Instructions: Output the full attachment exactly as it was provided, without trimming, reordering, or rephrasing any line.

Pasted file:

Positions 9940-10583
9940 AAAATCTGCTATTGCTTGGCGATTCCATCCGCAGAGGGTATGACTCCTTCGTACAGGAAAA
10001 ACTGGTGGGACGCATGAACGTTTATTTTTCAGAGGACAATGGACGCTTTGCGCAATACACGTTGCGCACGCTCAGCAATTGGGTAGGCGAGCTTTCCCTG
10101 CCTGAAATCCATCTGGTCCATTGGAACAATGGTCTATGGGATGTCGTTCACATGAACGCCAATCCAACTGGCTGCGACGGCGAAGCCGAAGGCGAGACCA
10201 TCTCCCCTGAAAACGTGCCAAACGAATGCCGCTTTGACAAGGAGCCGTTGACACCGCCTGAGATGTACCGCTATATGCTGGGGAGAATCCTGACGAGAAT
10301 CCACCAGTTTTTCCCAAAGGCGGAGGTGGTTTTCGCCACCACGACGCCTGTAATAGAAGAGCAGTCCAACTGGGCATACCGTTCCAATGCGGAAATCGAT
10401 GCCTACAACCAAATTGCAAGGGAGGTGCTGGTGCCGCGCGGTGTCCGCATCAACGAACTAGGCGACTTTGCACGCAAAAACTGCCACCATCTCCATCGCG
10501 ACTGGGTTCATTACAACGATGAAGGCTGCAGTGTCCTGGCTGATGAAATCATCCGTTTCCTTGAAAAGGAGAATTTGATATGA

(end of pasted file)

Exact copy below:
Positions 9940-10583
9940 AAAATCTGCTATTGCTTGGCGATTCCATCCGCAGAGGGTATGACTCCTTCGTACAGGAAAA
10001 ACTGGTGGGACGCATGAACGTTTATTTTTCAGAGGACAATGGACGCTTTGCGCAATACACGTTGCGCACGCTCAGCAATTGGGTAGGCGAGCTTTCCCTG
10101 CCTGAAATCCATCTGGTCCATTGGAACAATGGTCTATGGGATGTCGTTCACATGAACGCCAATCCAACTGGCTGCGACGGCGAAGCCGAAGGCGAGACCA
10201 TCTCCCCTGAAAACGTGCCAAACGAATGCCGCTTTGACAAGGAGCCGTTGACACCGCCTGAGATGTACCGCTATATGCTGGGGAGAATCCTGACGAGAAT
10301 CCACCAGTTTTTCCCAAAGGCGGAGGTGGTTTTCGCCACCACGACGCCTGTAATAGAAGAGCAGTCCAACTGGGCATACCGTTCCAATGCGGAAATCGAT
10401 GCCTACAACCAAATTGCAAGGGAGGTGCTGGTGCCGCGCGGTGTCCGCATCAACGAACTAGGCGACTTTGCACGCAAAAACTGCCACCATCTCCATCGCG
10501 ACTGGGTTCATTACAACGATGAAGGCTGCAGTGTCCTGGCTGATGAAATCATCCGTTTCCTTGAAAAGGAGAATTTGATATGA